East of England Business Ready to Fight for Share of Wind Energy Market

While the East of England energy industry is poised for a massive portion of the £50bn capital investment over the coming decades, there are signs that the region’s businesses are already spending a small fortune to ensure they are properly prepared to fight for a slice of the cake.

East of England Business Ready to Fight for Share of Wind Energy Market

“There’s clearly tremendous confidence and professional enthusiasm from our local supply chain,” said James Gray, inward investment director for the East of England Energy Zone.

“Yes, we are looking to the multi-million global companies for the major offshore developments and to keep the gas pipelines flowing but our businesses are not sitting back and waiting; they are investing money to put their name in the frame for some major contracts.”

Mr Gray is further encouraged by increasing Government support for the region with Great Yarmouth and Lowestoft included in the final Assisted Area Status (AAS) map.

And last week the energy coast received further recognition with news that Beacon Park, part of the Great Yarmouth & Lowestoft (New Anglia) Enterprise Zone, will receive £3 million of Government infrastructure funding.

It will help Great Yarmouth Borough Council, owner and developer of the business park, complete infrastructure to open up the whole site for development and will lever in further investment to a total of £7.3m which will see seven new industrial and office buildings constructed.

Mr Gray welcomed the news and said the enterprise zone concept was really working.

“It gives us a clear message to take across the UK and Europe about the range of assets and expertise the EEEZ can offer the energy industry,” he said.

“What has been really helpful is the Chancellor’s decision in the Budget to extend enterprise zone status until 2018.

“It’s really over the next two of three years that we will see a lot of movement in the offshore wind industry. When you look at the market, the really big stuff is going to come in the next 24 months or so.”

But he said it was vital for the Government to continue its support by insisting on a high level of UK content for all the energy projects planned for the East of England.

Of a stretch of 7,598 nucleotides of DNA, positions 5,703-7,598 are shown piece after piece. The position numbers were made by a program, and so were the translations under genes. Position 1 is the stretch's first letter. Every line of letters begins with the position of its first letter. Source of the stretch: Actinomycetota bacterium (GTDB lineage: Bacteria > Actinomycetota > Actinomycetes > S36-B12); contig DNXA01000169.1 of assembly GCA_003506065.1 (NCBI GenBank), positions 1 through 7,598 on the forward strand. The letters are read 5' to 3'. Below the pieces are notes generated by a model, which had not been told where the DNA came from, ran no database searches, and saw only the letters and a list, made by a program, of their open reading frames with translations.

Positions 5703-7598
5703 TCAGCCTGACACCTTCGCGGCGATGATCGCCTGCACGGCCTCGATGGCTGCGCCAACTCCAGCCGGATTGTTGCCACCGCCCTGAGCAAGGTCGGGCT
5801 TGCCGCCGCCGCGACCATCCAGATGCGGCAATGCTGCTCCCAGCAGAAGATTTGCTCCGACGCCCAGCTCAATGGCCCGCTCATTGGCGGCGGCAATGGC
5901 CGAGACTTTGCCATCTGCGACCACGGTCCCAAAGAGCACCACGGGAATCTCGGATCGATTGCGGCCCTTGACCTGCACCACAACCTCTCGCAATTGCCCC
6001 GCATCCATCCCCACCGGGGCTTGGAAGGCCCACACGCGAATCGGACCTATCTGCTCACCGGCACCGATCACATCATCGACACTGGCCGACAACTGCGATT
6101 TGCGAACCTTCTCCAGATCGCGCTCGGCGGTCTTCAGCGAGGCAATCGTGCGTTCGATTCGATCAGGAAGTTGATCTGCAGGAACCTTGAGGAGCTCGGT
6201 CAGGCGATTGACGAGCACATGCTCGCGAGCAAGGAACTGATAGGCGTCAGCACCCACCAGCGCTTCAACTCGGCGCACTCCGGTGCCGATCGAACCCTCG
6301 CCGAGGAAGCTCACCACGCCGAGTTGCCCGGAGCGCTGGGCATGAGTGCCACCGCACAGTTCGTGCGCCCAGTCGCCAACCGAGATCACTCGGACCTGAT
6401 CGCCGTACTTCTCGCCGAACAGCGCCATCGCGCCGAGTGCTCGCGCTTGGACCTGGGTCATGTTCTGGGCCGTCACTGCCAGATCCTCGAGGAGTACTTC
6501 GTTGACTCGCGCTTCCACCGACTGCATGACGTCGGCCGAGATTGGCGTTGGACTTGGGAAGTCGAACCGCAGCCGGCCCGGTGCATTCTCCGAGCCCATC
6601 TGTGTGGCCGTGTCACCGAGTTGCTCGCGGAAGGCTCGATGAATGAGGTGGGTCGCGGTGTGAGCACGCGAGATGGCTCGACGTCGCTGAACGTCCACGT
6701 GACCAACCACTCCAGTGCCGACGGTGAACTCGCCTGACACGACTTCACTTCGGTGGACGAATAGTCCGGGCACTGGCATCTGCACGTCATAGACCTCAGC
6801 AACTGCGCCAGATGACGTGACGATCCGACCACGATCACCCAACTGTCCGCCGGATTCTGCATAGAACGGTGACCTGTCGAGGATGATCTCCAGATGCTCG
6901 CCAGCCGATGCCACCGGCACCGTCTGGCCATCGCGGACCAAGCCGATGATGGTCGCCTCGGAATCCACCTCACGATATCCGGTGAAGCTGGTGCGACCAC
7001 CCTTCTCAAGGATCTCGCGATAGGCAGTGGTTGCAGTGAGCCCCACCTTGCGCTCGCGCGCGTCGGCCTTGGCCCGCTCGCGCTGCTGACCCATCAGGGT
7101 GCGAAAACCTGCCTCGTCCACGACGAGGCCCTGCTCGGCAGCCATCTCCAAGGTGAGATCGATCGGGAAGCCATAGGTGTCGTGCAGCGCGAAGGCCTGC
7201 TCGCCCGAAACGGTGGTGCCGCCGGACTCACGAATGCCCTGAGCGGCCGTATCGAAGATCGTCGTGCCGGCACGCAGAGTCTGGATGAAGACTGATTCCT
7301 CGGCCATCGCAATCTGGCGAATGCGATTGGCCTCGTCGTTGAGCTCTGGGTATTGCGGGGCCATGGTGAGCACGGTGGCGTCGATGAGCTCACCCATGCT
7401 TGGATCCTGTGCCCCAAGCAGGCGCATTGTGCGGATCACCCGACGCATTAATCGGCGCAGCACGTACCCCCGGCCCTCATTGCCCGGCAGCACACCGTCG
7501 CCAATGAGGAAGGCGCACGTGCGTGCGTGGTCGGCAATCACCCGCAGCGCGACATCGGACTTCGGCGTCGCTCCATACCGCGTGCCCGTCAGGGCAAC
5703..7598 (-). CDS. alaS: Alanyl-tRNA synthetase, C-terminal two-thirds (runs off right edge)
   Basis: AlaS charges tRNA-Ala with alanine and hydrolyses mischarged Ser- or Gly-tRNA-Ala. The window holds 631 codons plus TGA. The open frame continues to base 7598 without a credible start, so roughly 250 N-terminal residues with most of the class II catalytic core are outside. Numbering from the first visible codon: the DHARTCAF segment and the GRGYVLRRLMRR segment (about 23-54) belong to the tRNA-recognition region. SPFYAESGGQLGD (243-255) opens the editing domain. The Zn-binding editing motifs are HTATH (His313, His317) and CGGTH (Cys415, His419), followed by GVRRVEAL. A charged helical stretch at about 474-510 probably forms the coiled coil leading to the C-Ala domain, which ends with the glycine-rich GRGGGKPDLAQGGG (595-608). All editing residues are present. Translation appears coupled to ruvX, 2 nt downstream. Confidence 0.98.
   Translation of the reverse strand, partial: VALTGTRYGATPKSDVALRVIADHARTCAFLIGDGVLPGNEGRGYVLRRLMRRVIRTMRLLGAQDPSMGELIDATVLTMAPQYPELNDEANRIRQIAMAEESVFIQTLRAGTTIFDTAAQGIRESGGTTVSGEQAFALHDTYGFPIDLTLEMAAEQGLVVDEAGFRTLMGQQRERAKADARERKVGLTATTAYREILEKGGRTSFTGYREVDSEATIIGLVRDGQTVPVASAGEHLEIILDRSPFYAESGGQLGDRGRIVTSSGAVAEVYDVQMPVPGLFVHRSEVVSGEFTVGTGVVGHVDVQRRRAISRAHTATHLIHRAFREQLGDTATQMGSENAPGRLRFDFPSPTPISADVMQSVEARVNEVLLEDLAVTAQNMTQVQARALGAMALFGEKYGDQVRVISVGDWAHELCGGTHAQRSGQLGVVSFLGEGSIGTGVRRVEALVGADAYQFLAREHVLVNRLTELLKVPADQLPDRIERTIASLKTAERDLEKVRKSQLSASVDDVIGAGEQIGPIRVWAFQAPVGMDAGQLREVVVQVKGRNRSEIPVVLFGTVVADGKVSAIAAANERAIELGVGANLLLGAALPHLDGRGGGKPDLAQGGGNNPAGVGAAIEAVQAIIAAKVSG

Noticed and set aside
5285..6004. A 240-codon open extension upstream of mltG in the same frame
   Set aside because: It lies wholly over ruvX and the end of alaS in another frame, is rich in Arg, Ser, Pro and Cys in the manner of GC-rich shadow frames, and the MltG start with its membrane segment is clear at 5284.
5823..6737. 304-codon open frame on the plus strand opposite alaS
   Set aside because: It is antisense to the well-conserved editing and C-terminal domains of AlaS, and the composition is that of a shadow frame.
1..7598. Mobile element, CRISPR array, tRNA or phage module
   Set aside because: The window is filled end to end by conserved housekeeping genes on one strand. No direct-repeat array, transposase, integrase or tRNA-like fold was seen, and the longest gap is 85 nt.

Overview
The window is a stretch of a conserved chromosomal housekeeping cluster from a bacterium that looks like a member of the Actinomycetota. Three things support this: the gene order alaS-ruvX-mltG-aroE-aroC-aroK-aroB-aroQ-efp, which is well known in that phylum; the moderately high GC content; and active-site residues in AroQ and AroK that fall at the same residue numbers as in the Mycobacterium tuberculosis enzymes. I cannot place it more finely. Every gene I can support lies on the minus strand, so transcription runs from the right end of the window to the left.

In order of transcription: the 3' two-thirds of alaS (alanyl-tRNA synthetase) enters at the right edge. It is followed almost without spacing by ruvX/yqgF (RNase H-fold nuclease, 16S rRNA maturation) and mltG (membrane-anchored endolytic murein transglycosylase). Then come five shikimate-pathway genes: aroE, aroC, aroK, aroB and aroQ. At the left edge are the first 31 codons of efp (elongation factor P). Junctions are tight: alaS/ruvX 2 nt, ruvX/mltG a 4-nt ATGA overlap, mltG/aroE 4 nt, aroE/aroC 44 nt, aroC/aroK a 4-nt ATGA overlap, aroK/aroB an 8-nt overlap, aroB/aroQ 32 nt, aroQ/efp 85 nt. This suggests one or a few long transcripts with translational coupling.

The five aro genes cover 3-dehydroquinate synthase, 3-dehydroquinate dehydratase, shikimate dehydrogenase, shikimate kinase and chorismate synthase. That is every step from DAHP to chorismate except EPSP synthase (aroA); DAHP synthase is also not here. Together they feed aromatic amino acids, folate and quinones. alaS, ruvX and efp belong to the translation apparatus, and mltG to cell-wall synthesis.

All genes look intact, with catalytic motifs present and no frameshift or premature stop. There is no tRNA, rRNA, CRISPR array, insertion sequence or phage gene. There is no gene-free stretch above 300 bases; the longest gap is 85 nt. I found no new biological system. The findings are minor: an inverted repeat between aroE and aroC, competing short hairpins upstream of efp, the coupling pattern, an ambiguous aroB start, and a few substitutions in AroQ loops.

Recent reports showed how the local groundwork was being done for the expected business surge:

  • 3sun has secured a £10m Business growth fund investment to accelerate its capabilities and increase its international role and hopes to build a new group HQ soon.
  • Scottish firm Maclean Electrical is eyeing further growth opportunities in Norfolk after moving in to a new £700,000 base in Gorleston. The onshore and offshore electrical material supply company wants the base to service Southern North Sea clients from Norfolk, rather than Aberdeen.
  • Global Integrated Services (GIS), a specialist in the supply, inspection and maintenance of offshore safety equipment, has opened a 4,000sq.ft depot in Great Yarmouth ready for what they believe is a long-term opportunity in the region as its develops operations in Europe and beyond.
  • Offshore windfarm support firm Dalby is moving its crew transfer services base from East Yorkshire to Lowestoft and has invested £4.2m in two new vessels, built by Alicat Workboats, in Great Yarmouth.
  • Great Yarmouth-based ScanTech is investing £1.7million in a state of the art workshop & offices to support continued investment in its rental fleet and equipment sales.

And there is a growing focus on creating the skills needed for the influx of energy business. Launched last month was a new skills centre to become the focal point for world-class energy skills training in the East of England is to be launched in the Great Yarmouth borough in July.

The EPISCentre project will start initially from the Minerva House building near the home of EEEEGR, the East of England Energy Group, at Beacon Park, Gorleston.

Press release, June  04, 2014; Image: tms-media